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The Continuation Bet
Since the publication of Harrington on Hold ҅m, most NLHE players have learned that when they raise pre-flop and get only one or two callers, they can profitably take another stab at at least some flops that they miss. This does not mean, however, that most players execute this play particularly well. If you believe that one of your opponents is betting either too many or not enough flops after raising pre-flop, than this should affect your pre-flop strategy against him.
Specifically, against a player who doesnӴ bluff often enough on the flop, you can widen your pre-flop calling range both in and out of position. This is because your marginal hands like draws, middle pairs, and top pairs with weak kickers, will face less pressure. When your hand is good, your opponent will often check the flop rather than put you to a difficult decision. If he does bet, you can more confidently fold your weaker made hands and count on better implied odds with your draws, since you know he is like to have a hand that can pay off when you hit.
However, with your strongest holdings, especially your big pairs, you should be more inclined to re-raise pre-flop rather than to flat call a raise. This is because your call is not likely to entice your passive opponent to bluff at flops that he misses.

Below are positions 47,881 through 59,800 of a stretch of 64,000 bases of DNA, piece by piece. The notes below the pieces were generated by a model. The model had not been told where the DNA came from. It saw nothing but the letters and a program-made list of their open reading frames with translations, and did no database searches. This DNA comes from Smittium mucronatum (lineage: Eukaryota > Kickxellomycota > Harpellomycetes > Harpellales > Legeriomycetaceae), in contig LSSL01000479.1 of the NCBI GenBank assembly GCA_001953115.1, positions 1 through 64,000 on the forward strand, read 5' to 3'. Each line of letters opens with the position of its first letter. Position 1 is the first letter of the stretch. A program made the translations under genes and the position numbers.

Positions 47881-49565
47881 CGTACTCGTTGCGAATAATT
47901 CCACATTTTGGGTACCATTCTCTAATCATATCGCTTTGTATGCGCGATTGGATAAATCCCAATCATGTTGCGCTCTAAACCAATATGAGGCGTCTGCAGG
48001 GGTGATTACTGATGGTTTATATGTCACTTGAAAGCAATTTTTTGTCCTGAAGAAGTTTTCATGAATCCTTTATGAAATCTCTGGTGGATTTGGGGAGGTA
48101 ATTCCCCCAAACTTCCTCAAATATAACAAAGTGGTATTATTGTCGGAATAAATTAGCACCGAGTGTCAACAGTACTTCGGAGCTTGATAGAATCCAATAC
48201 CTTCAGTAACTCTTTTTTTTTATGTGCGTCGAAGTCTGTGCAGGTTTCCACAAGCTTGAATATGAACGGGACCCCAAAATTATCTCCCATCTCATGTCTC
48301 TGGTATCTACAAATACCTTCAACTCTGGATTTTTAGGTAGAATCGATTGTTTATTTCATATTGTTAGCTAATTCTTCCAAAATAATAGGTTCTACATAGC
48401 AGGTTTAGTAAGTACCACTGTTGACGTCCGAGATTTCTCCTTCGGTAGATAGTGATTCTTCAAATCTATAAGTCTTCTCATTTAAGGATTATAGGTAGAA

Against players who make too many continuation bets, it will often be correct to tighten up and enter fewer pots against their pre-flop raises, especially when out of position. It will be very difficult for you to know where you stand post-flop with your marginal hands. If you are in position and are confident in your ability to outplay your opponent, then you can call more often than you would against a player who uses continuation bets more judiciously. This is because you are counting on picking up value on the flop by snapping off bluffs and making well-timed bluffs of you own.
You should also be more inclined to slowplay strong pre-flop holdings against this opponent, especially when stacks are somewhat shallow. Big pairs are virtually guaranteed to earn an extra bet on the flop, but even unpaired hands like AK and AQ that you would usually re-raise can become trapping hands. Although youӬl sometimes get bluffed off of the best hand on the flop, youӬl be able to call unimproved on more benign flops and when you do hit, youӬl be a much larger favorite against his range than you would be putting the same money in pre-flop.